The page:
Even if the Commission had authority to protect gizzard shad simply for the sake of preserving the population of those fish in the pool above the dam, and even if we did not find the Commission's notion of "compensation" so bewildering, we still could not sustain the orders. The Commission offered no adequate reply to the city's argument, resting on agency precedent, that entrainment mortality at the levels found by the study would not adversely affect the gizzard shad and freshwater drum populations. In its petition for rehearing, the city emphasized the apparent inconsistency between this case and Allegheny Electric Cooperative, 48 F.E.R.C. p 61,363 (1989), order on reh'g, 51 F.E.R.C. p 61,268 (1990), aff'd sub nom. Department of the Interior v. FERC, 952 F.2d 538 (D.C. Cir. 1992). In Allegheny, the Commission staff prepared an environmental impact statement in connection with twenty-four applications for licenses for hydroelectric projects in the upper Ohio River basin, many in the vicinity of the New Martinsville project. See 48 F.E.R.C. at 62,312-16. Relying in part on the Racine project study, the staff found that the highest possible entrainment mortality rate for gizzard shad and freshwater drum was approximately 10%. Id. at 63,330. The staff concluded that "since gizzard shad and freshwater drum are prolific spawners, the estimated ten percent maximum mortality rate would be unlikely to impair their populations." Id.

If a 10% mortality rate does not significantly affect the populations of these fish, why order compensation here, where the mortality rates were only 6.5% for gizzard shad and 6% for freshwater drum? The city asked this question of the Commission. This is the response it received: " [W]here a licensee proposes an appropriate form and level of compensatory mitigation, we will consider that proposal. Here, in the presence of what all parties agree is an impact on the fishery that warrants redress ... we will affirm the Compliance Director's decision...." City of New Martinsville, 73 F.E.R.C. at 61,100. The Commission seems to be saying that because the city conceded that it had to pay for losses of gizzard shad and freshwater drum, the only issue was how much. But the city made no such concession. True enough, the city did not ask for reconsideration of the 1987 order requiring it to "develop a mitigative plan to compensate for turbine-induced mortality and injury to fish," City of New Martinsville, 41 F.E.R.C. at 63,459. And the city did later agree to pay West Virginia $ 40,000 annually. But the 1987 order said that the city should "develop a plan to compensate the Ohio River fishery for losses established by the fish passage study...." Id. Entrainment mortality that has no appreciable impact on fish populations can hardly be characterized as "losses" to the fishery. As for the city's agreement with its State natural resources department, the city's submissions show that it understood the $40,000 sum to represent the value of game fish killed through entrainment. In any event, it makes no sense for the Commission to treat the city's attempt to reach a negotiated settlement as some sort of waiver of the city's objections to the Commission's liability determination.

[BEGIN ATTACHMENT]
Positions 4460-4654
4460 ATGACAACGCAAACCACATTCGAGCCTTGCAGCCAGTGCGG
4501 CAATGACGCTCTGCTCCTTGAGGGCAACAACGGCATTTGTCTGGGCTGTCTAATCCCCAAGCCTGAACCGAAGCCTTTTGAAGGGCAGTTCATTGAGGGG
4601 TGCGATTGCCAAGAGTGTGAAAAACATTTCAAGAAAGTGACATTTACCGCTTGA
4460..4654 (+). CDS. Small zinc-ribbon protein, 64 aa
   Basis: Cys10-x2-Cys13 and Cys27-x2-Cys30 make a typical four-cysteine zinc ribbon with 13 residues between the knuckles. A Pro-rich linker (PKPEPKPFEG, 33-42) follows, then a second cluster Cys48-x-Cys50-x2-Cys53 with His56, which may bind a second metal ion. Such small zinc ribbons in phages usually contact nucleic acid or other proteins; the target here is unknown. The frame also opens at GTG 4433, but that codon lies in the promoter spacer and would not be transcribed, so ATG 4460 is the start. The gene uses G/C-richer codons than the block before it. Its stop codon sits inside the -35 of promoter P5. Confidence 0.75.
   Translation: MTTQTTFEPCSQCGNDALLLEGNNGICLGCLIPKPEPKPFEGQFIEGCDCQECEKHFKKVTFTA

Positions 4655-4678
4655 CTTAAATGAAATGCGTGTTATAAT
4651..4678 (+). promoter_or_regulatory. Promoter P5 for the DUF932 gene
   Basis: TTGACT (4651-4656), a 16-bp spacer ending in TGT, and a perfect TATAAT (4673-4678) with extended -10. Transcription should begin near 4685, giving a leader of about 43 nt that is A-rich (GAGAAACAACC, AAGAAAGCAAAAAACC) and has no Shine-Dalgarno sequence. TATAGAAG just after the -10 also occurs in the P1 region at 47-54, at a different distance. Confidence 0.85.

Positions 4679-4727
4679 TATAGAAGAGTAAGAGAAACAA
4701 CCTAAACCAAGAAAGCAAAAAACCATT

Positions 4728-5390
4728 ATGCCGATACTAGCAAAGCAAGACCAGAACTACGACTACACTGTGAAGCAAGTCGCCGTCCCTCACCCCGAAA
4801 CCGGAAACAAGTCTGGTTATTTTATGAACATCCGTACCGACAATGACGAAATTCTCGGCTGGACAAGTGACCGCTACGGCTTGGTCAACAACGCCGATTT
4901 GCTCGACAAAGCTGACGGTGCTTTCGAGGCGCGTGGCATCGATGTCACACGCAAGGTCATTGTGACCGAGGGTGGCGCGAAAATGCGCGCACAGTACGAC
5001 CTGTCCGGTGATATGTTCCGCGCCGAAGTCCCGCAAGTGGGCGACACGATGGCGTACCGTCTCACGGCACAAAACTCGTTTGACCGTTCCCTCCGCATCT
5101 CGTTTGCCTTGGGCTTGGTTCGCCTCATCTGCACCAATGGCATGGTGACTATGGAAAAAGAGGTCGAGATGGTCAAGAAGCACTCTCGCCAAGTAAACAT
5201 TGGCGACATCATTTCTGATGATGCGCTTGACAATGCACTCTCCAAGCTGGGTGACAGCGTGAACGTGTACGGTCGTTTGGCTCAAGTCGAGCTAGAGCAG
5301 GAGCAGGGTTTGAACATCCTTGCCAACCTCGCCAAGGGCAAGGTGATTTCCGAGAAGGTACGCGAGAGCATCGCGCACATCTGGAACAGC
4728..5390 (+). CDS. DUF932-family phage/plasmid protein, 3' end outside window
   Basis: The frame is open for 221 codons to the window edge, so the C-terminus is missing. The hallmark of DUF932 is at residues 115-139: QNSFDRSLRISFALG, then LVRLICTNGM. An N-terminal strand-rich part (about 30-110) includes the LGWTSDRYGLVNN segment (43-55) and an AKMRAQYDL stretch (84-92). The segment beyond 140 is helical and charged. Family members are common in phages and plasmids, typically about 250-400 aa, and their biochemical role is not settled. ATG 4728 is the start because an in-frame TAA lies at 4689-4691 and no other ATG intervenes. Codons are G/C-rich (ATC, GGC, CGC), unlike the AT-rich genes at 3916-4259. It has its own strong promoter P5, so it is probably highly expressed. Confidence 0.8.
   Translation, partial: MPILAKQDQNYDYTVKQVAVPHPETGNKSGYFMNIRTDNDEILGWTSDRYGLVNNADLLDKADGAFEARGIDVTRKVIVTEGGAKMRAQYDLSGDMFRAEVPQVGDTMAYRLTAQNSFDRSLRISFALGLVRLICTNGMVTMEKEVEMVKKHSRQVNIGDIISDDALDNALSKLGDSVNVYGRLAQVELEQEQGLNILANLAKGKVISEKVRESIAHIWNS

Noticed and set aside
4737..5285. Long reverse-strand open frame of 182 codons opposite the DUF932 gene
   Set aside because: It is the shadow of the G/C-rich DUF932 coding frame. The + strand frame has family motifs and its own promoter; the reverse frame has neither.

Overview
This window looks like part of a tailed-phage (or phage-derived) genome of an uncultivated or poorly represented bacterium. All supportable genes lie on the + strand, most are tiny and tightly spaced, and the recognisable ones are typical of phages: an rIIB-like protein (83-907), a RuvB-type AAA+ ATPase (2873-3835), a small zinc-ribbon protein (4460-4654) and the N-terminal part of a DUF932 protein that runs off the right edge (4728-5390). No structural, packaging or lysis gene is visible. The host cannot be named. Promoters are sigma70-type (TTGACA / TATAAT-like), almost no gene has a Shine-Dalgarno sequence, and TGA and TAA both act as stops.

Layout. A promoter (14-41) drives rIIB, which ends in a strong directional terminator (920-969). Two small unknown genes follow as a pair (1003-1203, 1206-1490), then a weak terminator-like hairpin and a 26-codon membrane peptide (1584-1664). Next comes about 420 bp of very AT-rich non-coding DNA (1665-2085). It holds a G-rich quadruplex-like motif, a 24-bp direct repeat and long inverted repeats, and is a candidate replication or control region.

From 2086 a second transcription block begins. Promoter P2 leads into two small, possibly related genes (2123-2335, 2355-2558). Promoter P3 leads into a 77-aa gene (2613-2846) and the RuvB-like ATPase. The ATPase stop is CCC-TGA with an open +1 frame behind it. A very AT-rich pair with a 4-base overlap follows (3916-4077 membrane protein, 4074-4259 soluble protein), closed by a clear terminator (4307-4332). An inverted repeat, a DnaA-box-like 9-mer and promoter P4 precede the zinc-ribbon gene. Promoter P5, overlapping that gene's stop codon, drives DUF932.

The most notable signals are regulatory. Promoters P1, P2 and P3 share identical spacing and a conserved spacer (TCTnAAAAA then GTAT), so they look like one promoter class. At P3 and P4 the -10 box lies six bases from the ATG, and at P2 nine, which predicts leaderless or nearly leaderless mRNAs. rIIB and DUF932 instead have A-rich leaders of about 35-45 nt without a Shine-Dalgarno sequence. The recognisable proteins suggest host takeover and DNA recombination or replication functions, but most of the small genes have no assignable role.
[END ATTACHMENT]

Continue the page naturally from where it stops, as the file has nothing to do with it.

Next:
[322 U.S.App.D.C. 174] As to Allegheny, Commission counsel tells us that, despite the staff's finding that entrainment mortality would not "impair" the gizzard shad or freshwater drum populations, the Commission required the licensees to study ways to mitigate fish mortality, including possible long-term compensation, and to compensate for fish mortality during the study period. See Allegheny, 48 F.E.R.C. at 62,377, 62,381-82. The significance of this point eludes us. Unlike this case, the Commission acted inAllegheny without the licensees recording any objection. Allegheny reached this court on petitions from government entities and environmental organizations challenging the Commission's decision to issue the licenses, not from licensees complaining of the conditions placed on their licenses. See Department of the Interior, 952 F.2d at 540. Furthermore, Allegheny dealt with compensation requirements placed in project licenses. We have recognized the Commission's broad authority to impose conditions on licenses. See Department of the Interior, 952 F.2d at 547-48. Perhaps the Commission could legally condition a license on the licensee's paying for fish kills that had no lasting impact on the fishery. Even so, it would not follow that New Martinsville's license, which obligated it to take measures "to minimize adverse project effects on fish resources," required compensation when there were no adverse effects.

The Commission stresses the following statement in the 1992 order: "While it is generally considered that gizzard shad populations are not affected (i.e., controlled) by predation mortality ... it does not necessarily follow that turbine- induced mortality would be similarly benign. Turbine mortality affects all size classes of shad and, importantly, operates simultaneously with predation and other sources of mortality. The combined mortality from all these sources may be sufficient to impact gizzard shad abundance." City of New Martinsville, 58 F.E.R.C. at 63,445. This excerpt is scarcely sufficient to support ordering the city to pay compensation for these fish. The statement of the Commission staff just quoted deals in possibilities not probabilities. Entrainment mortality at the New Martinsville project "may" have an adverse effect on the gizzard shad population, and then again it may not. The Commission offered no assessment of the likelihood of either consequence. And there is no mention at all of freshwater drum. Besides, the 1992 order nowhere disagrees with the staff's finding in Allegheny that a 10% entrainment mortality would not likely impair gizzard shad or freshwater drum populations.